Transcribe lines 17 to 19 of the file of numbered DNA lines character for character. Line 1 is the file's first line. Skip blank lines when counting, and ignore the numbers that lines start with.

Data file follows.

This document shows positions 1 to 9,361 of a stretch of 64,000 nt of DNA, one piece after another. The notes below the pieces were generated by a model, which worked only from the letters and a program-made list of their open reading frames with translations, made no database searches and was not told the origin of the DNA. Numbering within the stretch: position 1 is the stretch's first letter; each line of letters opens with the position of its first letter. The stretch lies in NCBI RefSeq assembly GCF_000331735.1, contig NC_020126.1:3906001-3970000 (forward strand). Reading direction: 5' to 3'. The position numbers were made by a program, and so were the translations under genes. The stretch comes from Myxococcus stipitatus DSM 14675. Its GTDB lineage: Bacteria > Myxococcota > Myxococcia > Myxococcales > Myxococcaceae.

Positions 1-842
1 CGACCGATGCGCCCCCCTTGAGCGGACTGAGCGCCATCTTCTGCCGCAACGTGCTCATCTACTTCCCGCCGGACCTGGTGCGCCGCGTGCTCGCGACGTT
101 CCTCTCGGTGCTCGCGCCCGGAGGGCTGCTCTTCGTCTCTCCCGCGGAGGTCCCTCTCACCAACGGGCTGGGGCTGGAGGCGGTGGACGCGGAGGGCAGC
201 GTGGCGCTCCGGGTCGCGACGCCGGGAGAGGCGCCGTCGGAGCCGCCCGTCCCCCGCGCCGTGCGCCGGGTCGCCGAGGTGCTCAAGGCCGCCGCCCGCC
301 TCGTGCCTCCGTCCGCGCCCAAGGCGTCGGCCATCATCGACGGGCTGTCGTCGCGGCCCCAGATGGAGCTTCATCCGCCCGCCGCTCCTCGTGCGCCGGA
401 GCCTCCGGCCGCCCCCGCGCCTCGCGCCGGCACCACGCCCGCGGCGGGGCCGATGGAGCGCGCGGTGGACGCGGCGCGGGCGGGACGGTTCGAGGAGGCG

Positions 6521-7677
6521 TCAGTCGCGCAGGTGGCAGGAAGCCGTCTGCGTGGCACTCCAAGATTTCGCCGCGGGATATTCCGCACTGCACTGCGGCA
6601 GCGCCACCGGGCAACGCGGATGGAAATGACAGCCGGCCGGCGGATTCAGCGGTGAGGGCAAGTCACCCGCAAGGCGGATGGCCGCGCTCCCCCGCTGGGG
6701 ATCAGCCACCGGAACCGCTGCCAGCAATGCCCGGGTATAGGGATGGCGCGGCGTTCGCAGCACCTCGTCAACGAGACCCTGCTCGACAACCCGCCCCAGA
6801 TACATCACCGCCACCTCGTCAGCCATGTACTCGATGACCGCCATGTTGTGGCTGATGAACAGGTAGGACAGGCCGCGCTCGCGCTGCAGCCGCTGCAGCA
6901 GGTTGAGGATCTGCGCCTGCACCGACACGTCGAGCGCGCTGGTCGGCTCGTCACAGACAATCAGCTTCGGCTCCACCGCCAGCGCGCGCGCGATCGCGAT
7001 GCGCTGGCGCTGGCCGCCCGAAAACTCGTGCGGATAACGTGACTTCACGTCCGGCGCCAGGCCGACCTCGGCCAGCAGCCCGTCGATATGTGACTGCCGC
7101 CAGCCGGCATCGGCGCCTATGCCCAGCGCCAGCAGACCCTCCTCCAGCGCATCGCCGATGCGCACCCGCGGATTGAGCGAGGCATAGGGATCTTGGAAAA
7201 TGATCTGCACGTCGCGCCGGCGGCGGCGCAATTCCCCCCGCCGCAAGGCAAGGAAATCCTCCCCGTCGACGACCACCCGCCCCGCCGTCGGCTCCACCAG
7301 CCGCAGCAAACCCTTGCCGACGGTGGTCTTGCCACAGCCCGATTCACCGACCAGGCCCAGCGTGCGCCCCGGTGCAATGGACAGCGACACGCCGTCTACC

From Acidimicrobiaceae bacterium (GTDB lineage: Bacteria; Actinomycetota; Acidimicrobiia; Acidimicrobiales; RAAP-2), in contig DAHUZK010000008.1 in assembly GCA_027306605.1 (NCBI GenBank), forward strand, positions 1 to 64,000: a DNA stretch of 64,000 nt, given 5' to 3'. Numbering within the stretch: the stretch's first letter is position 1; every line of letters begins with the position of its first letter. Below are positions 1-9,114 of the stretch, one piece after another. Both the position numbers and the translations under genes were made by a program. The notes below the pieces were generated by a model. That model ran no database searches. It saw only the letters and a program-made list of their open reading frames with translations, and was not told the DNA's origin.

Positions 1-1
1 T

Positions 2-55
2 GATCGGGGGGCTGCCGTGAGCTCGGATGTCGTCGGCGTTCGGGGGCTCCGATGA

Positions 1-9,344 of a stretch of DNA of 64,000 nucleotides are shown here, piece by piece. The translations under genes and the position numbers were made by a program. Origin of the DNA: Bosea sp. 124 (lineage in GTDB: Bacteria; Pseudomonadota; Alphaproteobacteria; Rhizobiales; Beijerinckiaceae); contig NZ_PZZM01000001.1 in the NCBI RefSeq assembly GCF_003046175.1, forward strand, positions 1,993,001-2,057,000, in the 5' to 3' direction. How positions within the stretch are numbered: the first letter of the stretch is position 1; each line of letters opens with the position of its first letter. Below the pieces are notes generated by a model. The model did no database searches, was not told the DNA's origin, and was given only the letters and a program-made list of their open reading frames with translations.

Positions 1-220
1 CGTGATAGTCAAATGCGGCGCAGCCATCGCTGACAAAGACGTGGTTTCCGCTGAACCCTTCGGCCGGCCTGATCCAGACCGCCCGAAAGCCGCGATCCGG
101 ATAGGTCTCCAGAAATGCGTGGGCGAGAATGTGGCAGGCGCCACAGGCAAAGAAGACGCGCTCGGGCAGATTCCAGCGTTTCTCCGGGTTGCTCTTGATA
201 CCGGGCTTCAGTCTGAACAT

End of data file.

7301 CCGCAGCAAACCCTTGCCGACGGTGGTCTTGCCACAGCCCGATTCACCGACCAGGCCCAGCGTGCGCCCCGGTGCAATGGACAGCGACACGCCGTCTACC

From Acidimicrobiaceae bacterium (GTDB lineage: Bacteria; Actinomycetota; Acidimicrobiia; Acidimicrobiales; RAAP-2), in contig DAHUZK010000008.1 in assembly GCA_027306605.1 (NCBI GenBank), forward strand, positions 1 to 64,000: a DNA stretch of 64,000 nt, given 5' to 3'. Numbering within the stretch: the stretch's first letter is position 1; every line of letters begins with the position of its first letter. Below are positions 1-9,114 of the stretch, one piece after another. Both the position numbers and the translations under genes were made by a program. The notes below the pieces were generated by a model. That model ran no database searches. It saw only the letters and a program-made list of their open reading frames with translations, and was not told the DNA's origin.

Positions 1-1